Over the past decade, rates of recurrent instability with nonoperative treatment following a traumatic anterior dislocation in several studies have been reported to be between 50% and 92%. The difference in reported recurrence rates is often correlated with the age of the patients at the time of the first dislocation. In a study of young Swedish hockey players, Cvitanic et al7 reported the recurrence rate with nonoperative treatment in players younger than the age of 20 to be greater than 90%. The level of activity a patient resumes after an initial shoulder dislocation may determine his or her risk for reinjury. Once recurrent instability fails nonoperative treatment and is symptomatic, an operative approach is recommended.
For recurrent instability, numerous open and arthroscopic techniques have been reported. Historically, the lowest recurrence rates have been reported with open techniques. However, most studies comparing open and arthroscopic results have included arthroscopic techniques that poorly mimicked the anatomic labral repair and capsulorrhaphy of the open procedure. The traditional open Bankart repair, however, is not an easy surgical procedure and can be complicated by neurovascu-lar injury, postoperative stiffness, and long-term glenohumeral arthritis. Arthroscopic Bankart repairs have been reported to decrease operative time, blood loss, postoperative narcotic use, and time off from work.20 The evolution of arthroscopic stabilization has progressed from glenoid abrasion to the use of various devices to repair the labral injury including arthroscopic staples4 and transglenoid labral fixation where sutures are passed across the glenoid and then tied over the posterior fascia of the shoulder.21 In 1991, Warner and Warren22 introduced a bioab-sorbable tack (Suretac, Acufex Microsurgical, Mansfield, MA) that can be inserted arthroscopically to repair Bankart lesions. The tacks eliminate the need to tie arthroscopic knots but have limited initial strength, degrade quickly, and do not effect a reduction in capsular volume. Although good results were reported in acute stabilization of first-time dislocations, the results for recurrent instability were much less promising.19,23-26 None of these techniques paralleled that which was done via an open approach.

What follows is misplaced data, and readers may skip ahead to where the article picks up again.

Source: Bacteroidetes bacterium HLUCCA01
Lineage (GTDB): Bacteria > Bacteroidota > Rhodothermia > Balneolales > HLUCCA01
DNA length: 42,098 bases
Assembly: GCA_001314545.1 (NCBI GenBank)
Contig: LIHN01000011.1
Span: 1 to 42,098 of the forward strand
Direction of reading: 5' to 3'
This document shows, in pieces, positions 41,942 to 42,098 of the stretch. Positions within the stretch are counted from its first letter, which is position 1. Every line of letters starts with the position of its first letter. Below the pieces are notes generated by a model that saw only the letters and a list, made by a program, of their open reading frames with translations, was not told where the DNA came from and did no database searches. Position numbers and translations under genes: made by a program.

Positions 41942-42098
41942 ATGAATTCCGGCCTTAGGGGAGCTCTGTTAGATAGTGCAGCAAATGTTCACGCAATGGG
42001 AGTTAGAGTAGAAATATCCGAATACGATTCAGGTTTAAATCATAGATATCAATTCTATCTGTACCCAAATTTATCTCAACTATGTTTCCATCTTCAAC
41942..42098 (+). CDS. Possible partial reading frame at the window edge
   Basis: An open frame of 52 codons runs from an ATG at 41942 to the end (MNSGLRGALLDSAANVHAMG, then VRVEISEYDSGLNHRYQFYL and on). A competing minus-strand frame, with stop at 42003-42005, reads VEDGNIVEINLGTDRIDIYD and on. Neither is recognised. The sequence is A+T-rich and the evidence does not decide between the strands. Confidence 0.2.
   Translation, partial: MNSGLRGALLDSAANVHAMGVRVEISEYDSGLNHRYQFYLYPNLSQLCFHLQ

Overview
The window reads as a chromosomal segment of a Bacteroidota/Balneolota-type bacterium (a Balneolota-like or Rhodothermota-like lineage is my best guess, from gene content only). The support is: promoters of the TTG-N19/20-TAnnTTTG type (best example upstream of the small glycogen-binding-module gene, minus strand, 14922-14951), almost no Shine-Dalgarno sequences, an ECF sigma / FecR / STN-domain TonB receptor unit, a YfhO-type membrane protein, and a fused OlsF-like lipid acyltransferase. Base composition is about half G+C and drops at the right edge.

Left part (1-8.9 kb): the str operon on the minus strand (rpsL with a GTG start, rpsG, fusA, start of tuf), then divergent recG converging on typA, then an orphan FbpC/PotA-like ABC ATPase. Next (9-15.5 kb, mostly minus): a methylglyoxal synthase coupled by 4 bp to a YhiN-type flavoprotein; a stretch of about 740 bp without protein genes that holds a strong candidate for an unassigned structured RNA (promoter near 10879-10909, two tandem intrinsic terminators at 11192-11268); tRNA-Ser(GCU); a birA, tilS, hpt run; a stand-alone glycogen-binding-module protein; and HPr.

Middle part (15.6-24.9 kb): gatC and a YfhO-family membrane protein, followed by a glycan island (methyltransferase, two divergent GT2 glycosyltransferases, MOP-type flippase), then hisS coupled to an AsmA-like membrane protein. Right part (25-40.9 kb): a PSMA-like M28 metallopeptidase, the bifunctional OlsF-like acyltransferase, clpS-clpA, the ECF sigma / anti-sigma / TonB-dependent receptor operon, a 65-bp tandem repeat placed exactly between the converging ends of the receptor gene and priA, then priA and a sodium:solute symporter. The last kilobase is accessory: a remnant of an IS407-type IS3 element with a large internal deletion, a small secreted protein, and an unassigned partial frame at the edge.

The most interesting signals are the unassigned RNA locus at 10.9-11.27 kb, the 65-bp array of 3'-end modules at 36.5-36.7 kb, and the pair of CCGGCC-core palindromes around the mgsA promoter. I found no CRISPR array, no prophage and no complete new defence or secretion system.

The use of suture anchors for shoulder stabilization was first reported by Weber et al27 in 1991. Their use provides strong fixation of soft tissue to bone and allows tensioning of the antero-inferior capsulolabral complex. Metallic and bioabsorbable
Figure 18-16 A and B, Anteroposterior and axillary lateral radiographs of a shoulder with metal suture anchors (arrows) placed too far medially. The patient developed recurrent instability and required revision stabilization.
anchors with either absorbable or nonabsorbable sutures are available. A myriad of surgical instruments are available to pass and retrieve sutures for shoulder repairs. Most devices require the ability to reliably tie arthroscopic knots. Stronger suture, color-coding of each suture limb, and double-loaded anchors have been some recent advances that facilitate arthroscopic stabilization.
Several recently published studies assessing results between open and arthroscopic repairs in patients with recurrent anterior instability demonstrated comparable outcomes with both techniques.13,24,28
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